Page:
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Book Review - The Savior's Farewell

Book Review - The Savior's Farewell

The following review was written by Roger G. DePriest of Virginia Beach Theological Seminary, Virginia Beach, VA, on the book The Savior’s Farewell: Comfort from the Upper Room, by Martyn McGeown (Jenison, MI: Reformed Free Publishing, 2022). This review was originally published in the Detroit Baptist Seminary Journal.

 

The author of this volume, Martyn McGeown, is a graduate of Protestant Reformed Theological Seminary and was ordained by the Covenant Protestant Reformed Church in Northern Ireland, where he pastored from 2010 until he immigrated to the United States in 2019. In fact, this book was adapted from a series of messages on John 14–16 which he preached to his congregation in Limerick, Ireland, over a period of seven months. In its own way, those sermons, which form the core of this book, were his own farewell message to his Irish congregation. 

The book is divided into three parts: “Part 1 (John 14): The Disciples’ Advantage in Jesus’ Departure”; “Part 2 (John 15): Spiritual Fellowship with Jesus Christ”; and “Part 3 (John 16): Warnings and Encouragement about the Future.” The author’s pastoral heart comes through clearly in each of the book’s twenty-six chapters. Although he comments on every verse in these three chapters, it is not quite accurate to call this a commentary, since there is little by way of formal introductory matters (viz., authorship, date, genre, etc.). That is not to say, however, that the author does not grapple with weighty matters. One of the most profound and profitable chapters was on the Holy Spirit’s procession from the Father and the Son (i.e., the filioque controversy, 231–42). McGeown has made a very complicated theological matter accessible to the lay person.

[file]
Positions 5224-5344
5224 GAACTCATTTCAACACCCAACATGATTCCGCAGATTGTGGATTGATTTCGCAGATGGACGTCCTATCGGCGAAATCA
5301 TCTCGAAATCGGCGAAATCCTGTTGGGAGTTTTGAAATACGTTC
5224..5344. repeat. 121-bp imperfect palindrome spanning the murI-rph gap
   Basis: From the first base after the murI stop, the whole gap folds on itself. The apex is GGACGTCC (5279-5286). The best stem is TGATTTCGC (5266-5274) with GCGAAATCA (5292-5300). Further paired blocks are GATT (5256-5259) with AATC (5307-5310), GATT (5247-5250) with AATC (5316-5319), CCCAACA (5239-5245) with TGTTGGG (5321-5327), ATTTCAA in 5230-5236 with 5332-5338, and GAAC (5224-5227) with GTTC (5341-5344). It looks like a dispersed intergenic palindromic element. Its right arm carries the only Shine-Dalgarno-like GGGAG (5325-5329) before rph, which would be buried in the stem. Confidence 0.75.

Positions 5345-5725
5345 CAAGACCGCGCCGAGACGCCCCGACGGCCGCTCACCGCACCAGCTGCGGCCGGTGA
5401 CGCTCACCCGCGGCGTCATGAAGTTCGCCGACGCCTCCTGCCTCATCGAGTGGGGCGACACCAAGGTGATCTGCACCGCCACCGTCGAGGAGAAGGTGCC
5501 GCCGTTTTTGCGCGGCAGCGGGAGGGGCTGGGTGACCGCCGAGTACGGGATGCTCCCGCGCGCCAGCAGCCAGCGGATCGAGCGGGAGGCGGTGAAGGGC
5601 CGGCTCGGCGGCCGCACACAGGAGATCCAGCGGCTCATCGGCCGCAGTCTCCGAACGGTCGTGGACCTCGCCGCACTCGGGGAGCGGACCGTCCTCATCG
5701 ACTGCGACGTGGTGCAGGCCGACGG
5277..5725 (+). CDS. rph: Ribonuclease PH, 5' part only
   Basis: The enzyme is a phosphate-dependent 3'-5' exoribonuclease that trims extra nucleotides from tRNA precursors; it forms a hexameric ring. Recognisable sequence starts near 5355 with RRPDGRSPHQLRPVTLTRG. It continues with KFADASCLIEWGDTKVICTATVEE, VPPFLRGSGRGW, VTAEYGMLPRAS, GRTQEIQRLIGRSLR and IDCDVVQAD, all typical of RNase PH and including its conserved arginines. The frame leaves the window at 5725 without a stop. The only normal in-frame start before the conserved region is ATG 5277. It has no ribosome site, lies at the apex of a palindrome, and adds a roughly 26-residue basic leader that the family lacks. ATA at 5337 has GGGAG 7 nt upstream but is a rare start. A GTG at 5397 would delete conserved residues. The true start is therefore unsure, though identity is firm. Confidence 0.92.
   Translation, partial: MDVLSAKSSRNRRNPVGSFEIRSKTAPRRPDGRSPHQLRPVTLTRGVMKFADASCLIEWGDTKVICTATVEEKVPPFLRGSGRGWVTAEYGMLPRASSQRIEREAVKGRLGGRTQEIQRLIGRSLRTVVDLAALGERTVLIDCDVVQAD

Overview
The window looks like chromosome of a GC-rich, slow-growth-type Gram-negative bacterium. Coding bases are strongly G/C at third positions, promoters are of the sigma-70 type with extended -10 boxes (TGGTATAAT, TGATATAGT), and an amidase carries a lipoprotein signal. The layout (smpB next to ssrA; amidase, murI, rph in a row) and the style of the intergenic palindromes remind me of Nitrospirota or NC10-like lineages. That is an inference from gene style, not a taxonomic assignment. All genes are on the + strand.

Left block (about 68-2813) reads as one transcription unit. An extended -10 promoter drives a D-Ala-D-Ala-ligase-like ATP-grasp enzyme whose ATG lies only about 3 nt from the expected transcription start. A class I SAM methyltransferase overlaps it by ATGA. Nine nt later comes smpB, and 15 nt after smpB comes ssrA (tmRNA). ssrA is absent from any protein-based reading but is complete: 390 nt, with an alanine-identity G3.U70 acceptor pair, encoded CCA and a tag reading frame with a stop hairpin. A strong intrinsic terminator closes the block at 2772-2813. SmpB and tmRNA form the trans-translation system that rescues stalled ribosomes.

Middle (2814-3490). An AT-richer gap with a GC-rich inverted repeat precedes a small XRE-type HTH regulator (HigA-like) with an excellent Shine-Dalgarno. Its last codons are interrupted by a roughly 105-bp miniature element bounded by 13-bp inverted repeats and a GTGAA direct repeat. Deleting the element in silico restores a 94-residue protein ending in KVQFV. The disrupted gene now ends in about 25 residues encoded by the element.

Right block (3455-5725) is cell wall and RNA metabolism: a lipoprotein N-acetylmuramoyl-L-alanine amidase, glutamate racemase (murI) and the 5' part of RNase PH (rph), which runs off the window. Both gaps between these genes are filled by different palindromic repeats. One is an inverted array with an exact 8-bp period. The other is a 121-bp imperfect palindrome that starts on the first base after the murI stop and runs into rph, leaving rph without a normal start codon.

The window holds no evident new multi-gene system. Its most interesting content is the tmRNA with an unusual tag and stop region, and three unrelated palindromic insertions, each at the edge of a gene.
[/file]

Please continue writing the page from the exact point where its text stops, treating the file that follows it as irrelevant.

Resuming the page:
Although McGeown does not expressly state his thesis within the body of the work, both the title and subtitle suggest it: The Savior’s Farewell: Comfort from the Upper Room. With the use of “Farewell” in the title, Johannine scholars will recognize that the author tips his hat to the Testament genre (also known as Farewell Discourse genre, e.g., Gen. 49; Josh. 22–24). Unfortunately, he does not inform the reader of any of these distinctive features, of which there are several. Nevertheless, he still achieves the aim of identifying how Jesus comforted his eleven disciples and then applied those observations to contemporary disciples of our day who find themselves engulfed in fear, loss, and uncertainty. 

One of the author’s strengths is his regular reach into the historic creeds and confessions of the church. Let me illustrate with how McGeown handles the oft-debated treatment of what it means to “abide” in John 15. He writes, “Abiding in the vine, therefore, is not the same as doing good works. There is some confusion here…Fruit depends on union with the vine. Union with the vine does not depend on fruit” (139). Then comes his segue: “Consider a number of creedal references in connection with this” (140). What follows over the next two pages are three citations from the Belgic Confession and four from the Heidelberg Catechism.